//filename was unnecessary, so i am using iwantmyfileback
                        downloadURL := fmt.Sprintf("", book.ID)
                        req, err := http.NewRequest("GET", downloadURL, nil)
                        if err != nil {
                                fmt.Println("httpClientError: ", err)

                        //Set request headers for authentication (not using req.SetCookie because... lazyness)
                        req.Header.Set("Cookie", cookies)

                        // Get the file data
                        resp, err := c.Do(req)
                        if err != nil {
                                fmt.Print("httpClientDoError: ", err)
                        defer resp.Body.Close()

                        // Get a filename
                        _, params, err := mime.ParseMediaType(resp.Header.Get("Content-Disposition"))
                        filename := string(params["filename"])
                        if err != nil {
                                //fmt.Println("mimeTypeError: ", err)
                                // for some reason some files throw a mime: invalid media parameter error,
                                // lets try to handle this quietly forcing a name to the file
                                // seems to do it on some epub files where it fails to parse the title correctly(?)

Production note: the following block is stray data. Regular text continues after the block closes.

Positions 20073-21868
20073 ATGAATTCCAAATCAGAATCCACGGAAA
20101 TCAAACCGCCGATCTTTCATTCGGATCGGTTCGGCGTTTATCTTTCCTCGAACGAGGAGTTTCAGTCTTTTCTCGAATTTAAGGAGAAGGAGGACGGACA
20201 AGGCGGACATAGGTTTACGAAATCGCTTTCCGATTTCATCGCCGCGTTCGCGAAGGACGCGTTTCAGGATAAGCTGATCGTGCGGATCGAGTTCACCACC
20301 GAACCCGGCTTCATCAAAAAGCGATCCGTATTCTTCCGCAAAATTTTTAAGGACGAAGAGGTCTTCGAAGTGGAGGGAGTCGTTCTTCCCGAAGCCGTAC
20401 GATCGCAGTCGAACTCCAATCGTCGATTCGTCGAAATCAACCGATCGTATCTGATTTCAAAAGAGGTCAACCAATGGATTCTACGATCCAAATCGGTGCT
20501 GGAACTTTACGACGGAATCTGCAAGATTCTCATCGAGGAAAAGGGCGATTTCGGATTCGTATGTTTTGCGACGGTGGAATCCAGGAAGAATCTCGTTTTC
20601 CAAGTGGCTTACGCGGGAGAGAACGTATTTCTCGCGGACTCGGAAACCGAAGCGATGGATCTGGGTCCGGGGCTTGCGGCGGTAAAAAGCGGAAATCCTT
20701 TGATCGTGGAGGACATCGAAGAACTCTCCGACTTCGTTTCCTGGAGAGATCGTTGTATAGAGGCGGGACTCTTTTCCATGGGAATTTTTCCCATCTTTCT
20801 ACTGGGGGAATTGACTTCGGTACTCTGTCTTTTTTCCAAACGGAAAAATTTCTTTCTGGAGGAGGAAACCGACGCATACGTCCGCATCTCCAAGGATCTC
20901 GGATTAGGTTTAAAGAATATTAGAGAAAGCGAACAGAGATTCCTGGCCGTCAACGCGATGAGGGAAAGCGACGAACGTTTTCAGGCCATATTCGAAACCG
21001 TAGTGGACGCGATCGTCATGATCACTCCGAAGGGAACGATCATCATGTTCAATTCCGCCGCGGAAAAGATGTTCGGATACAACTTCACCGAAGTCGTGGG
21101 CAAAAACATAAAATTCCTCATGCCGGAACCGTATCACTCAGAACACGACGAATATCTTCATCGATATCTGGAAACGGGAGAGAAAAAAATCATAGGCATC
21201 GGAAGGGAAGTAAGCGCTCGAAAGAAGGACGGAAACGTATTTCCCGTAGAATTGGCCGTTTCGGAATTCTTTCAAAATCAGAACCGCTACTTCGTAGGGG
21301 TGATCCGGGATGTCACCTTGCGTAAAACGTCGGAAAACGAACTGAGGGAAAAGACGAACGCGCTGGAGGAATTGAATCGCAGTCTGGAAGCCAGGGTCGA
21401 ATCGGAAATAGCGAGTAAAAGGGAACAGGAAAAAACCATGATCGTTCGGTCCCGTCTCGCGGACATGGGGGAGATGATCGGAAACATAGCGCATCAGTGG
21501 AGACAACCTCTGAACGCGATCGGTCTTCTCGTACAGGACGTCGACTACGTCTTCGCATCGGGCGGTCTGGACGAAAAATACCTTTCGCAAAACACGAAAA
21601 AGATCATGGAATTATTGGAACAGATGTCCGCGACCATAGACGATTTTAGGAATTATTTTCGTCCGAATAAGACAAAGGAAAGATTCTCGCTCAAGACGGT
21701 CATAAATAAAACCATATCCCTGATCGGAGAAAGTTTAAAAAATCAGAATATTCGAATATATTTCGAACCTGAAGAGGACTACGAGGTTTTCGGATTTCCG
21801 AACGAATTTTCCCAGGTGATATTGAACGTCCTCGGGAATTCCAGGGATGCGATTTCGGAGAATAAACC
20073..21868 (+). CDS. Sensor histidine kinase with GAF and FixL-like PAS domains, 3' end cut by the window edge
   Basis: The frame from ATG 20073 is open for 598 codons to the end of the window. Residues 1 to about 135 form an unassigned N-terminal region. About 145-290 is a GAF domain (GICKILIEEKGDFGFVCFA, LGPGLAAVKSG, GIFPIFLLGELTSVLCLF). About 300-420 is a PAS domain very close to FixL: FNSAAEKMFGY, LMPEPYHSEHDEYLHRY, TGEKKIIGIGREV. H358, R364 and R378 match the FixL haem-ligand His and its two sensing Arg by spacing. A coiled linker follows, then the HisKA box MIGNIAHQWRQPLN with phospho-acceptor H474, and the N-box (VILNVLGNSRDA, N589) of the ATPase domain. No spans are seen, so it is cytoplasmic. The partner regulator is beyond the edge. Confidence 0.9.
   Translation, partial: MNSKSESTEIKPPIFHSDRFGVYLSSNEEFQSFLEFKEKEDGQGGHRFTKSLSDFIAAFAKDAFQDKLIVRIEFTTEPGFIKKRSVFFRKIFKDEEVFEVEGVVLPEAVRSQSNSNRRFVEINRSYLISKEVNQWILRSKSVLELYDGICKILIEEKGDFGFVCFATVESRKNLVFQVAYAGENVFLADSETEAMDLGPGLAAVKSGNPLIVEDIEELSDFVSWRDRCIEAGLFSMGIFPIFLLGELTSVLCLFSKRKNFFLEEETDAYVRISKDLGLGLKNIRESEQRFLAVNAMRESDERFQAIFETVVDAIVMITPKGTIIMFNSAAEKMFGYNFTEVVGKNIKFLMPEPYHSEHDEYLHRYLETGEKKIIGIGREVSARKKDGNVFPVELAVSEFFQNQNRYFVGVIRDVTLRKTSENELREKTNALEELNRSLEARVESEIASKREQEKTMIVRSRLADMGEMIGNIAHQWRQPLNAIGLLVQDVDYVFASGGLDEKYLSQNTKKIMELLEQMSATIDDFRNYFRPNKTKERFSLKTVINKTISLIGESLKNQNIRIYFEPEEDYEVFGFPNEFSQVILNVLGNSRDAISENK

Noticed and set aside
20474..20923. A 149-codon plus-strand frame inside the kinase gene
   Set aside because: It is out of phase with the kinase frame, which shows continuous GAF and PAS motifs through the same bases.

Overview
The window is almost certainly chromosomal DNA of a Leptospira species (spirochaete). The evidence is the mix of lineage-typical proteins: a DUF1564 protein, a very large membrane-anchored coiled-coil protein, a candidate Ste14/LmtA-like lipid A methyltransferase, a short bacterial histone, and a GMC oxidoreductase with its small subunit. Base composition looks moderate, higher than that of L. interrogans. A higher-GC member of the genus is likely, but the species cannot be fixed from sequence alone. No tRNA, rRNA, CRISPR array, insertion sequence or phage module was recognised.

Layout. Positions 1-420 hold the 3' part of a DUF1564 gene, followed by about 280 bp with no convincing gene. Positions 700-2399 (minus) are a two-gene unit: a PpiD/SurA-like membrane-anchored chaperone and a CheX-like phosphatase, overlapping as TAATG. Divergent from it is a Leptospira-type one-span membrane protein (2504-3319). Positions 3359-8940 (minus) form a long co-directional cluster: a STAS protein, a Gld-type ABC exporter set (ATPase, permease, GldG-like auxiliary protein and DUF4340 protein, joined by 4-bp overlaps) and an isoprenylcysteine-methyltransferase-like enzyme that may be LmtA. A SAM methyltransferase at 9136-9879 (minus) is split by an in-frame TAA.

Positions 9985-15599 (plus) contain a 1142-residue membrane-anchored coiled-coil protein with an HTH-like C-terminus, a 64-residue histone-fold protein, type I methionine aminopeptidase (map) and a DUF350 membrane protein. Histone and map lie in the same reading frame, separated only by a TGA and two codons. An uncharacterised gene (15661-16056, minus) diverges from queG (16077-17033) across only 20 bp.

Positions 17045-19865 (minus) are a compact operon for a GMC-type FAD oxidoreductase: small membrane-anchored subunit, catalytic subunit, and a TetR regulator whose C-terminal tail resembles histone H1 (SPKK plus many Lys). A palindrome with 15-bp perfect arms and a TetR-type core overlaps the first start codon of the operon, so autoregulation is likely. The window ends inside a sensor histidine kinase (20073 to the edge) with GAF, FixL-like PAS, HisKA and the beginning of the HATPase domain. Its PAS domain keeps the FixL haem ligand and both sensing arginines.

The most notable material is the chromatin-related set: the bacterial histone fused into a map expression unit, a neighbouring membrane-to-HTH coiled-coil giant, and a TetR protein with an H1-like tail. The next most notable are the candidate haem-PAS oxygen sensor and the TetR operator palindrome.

// should we always assume it's an epub?
                                x := strings.Split(book.Title, ".")
                                ext := x[len(x)-1]

                                if ext == "" {
                                        filename = fmt.Sprintf("%v.%v", book.Title, "UNKNOWN_EXTENTION")
                                } else {
                                        filename = book.Title

                        // Create empty file
                        out, err := os.Create(filename)
                        if err != nil {
                                fmt.Print("osCreateError(", filename, "): ", err)
                        defer out.Close()

                        // Save to file
                        written, err := io.Copy(out, resp.Body)
                        if err != nil {
                                fmt.Print("ioCopyError: ", err)
                        fmt.Println("Saved file: ", filename, " (", written, " bytes)")


The usage is quite simple:

  1. login to Google Play Books
  • copy the Cookie header value from the authenticated requests into the variable cookies
  • click on the “show all” button on the Play Books page to list all the books
  • ctrl-s / save the page from your browser into GoGetMyBooks’ working directory (be sure to name it Google Play.html)
  • run GoGetMyBooks

As some of the comments in the code suggest, there are a few issues like the fact that some books’ titles get lost (so it falls back to the uploaded filename).

So to sum it all up, fuck Javascript && enjoy my shitty code :).

See ya next time.